“Terrorism doesn't just blow up buildings; it blasts every other issue off the political map. The spectre of terrorism - real and exaggerated - has become a shield of impunity, protecting governments around the world from scrutiny for their human rights abuses.”
~ Naomi Klein.
~ Naomi Klein.
Well, well, well . . . South Kurdistan's reaction to the ISG's Baker-Hamiltion report does not look good for the Americans. The Kurdish Globe reports that implementation of the ISG report on Kerkuk would spark Kurdish secession and war:
Ghafur Makhmuri, a member of the Kurdish regional parliament, told "The Kurdish Globe" on December 12 that if the recommendations by the Iraq Study Group concerning the fate of Kirkuk are implemented, then the Kurds might be forced to secede from Iraq.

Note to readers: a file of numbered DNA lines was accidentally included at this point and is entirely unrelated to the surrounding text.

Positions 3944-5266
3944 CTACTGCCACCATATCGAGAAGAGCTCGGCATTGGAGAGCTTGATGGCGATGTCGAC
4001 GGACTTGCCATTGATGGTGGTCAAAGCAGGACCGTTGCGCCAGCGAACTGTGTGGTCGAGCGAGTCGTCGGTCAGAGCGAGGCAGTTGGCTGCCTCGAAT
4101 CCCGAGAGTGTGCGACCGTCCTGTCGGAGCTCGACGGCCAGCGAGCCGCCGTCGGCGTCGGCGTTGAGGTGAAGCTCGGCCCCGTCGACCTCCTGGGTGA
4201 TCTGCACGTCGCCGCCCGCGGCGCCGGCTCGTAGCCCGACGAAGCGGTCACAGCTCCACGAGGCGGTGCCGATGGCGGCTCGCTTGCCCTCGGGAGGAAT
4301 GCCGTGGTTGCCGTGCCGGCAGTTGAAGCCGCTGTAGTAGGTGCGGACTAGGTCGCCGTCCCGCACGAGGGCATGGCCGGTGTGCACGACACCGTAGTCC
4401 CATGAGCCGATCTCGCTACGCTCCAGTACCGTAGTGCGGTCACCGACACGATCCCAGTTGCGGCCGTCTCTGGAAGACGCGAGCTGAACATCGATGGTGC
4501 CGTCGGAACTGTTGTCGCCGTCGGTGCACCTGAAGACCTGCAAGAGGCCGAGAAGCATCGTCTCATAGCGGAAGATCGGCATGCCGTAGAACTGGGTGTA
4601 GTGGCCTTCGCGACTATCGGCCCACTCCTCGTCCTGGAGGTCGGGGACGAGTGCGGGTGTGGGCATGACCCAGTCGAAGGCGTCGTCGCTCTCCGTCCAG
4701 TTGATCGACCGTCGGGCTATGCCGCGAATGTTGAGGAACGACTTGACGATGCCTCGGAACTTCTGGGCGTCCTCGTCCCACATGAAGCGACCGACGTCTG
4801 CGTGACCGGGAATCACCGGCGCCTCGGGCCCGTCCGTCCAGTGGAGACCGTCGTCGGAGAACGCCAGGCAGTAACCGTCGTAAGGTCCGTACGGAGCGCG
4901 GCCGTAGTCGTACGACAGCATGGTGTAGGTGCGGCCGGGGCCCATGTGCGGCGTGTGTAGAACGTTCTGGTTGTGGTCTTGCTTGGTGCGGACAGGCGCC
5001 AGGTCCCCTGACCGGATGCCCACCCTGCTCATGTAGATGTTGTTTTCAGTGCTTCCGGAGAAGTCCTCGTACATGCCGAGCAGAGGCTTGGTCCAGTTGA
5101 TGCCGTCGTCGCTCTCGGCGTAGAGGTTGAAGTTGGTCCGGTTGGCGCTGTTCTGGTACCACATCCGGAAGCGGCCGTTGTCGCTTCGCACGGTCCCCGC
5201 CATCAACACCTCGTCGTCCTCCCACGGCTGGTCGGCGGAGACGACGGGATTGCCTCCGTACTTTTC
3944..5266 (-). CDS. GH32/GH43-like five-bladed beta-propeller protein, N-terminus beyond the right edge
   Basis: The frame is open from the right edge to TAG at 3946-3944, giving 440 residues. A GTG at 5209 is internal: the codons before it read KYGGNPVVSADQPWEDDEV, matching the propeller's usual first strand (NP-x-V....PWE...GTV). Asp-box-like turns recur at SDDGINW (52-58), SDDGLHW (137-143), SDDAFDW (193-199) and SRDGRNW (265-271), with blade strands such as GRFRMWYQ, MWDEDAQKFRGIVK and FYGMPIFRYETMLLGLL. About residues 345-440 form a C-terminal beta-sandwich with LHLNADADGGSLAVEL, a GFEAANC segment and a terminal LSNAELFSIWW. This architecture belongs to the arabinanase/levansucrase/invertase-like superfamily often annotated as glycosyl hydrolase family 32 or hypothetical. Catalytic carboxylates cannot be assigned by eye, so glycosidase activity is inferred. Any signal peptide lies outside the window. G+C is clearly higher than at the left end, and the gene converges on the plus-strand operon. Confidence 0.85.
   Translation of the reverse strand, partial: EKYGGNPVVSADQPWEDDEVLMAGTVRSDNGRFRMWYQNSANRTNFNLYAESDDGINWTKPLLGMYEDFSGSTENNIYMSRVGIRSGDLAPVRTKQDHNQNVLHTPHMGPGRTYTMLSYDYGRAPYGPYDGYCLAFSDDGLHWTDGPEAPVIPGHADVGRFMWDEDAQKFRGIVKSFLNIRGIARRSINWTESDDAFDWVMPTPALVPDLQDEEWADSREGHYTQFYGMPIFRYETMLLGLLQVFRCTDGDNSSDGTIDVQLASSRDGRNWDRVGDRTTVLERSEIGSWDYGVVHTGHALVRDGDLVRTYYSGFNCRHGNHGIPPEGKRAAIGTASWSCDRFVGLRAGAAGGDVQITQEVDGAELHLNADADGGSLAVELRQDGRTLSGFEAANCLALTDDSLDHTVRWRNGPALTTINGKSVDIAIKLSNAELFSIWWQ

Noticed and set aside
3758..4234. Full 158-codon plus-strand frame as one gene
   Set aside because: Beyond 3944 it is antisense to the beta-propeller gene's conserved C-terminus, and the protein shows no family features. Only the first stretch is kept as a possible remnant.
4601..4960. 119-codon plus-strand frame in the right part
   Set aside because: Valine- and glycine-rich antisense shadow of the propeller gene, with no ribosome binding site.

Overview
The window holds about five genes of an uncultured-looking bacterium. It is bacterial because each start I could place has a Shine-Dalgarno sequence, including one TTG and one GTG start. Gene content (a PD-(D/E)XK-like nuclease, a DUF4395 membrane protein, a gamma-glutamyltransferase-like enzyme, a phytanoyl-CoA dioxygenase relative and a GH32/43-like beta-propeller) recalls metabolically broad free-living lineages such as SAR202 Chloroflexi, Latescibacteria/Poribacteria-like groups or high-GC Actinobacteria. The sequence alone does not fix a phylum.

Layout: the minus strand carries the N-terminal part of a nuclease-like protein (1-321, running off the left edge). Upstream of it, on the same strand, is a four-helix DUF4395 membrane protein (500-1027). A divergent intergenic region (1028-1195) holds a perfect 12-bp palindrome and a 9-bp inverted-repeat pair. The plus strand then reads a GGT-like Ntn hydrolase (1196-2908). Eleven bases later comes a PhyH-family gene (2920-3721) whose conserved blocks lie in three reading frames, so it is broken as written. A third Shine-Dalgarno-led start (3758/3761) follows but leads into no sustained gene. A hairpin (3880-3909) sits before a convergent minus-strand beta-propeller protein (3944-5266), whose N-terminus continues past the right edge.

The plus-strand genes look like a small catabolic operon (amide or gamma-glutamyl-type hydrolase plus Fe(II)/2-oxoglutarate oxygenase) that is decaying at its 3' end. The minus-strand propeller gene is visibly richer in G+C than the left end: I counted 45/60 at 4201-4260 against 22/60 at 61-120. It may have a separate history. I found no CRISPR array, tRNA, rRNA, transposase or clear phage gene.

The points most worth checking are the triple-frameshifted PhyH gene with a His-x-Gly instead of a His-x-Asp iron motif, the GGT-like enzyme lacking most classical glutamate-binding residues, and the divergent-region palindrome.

"The part of the report that calls for postponing the implementation of the constitutional Article  on Kirkuk will lead to an explosive situation in the country," Makhmuri said.
Secession by the Kurds would present a disastrous scenario that could ignite a regional conflict. Iraq's fragmentation would greatly increase the likelihood of Turkish military intervention, not only to prevent its own Kurdish population from seceding, but also to protect northern Iraq's Turkoman population, who are ethnic Turks.
More bluntly, the president of the Kurdish regional government, Mas'ud Barzani, warned that if Article 140 was ever deferred, then the region would plunge into war, Kurdistan Satellite Television reported on December 9.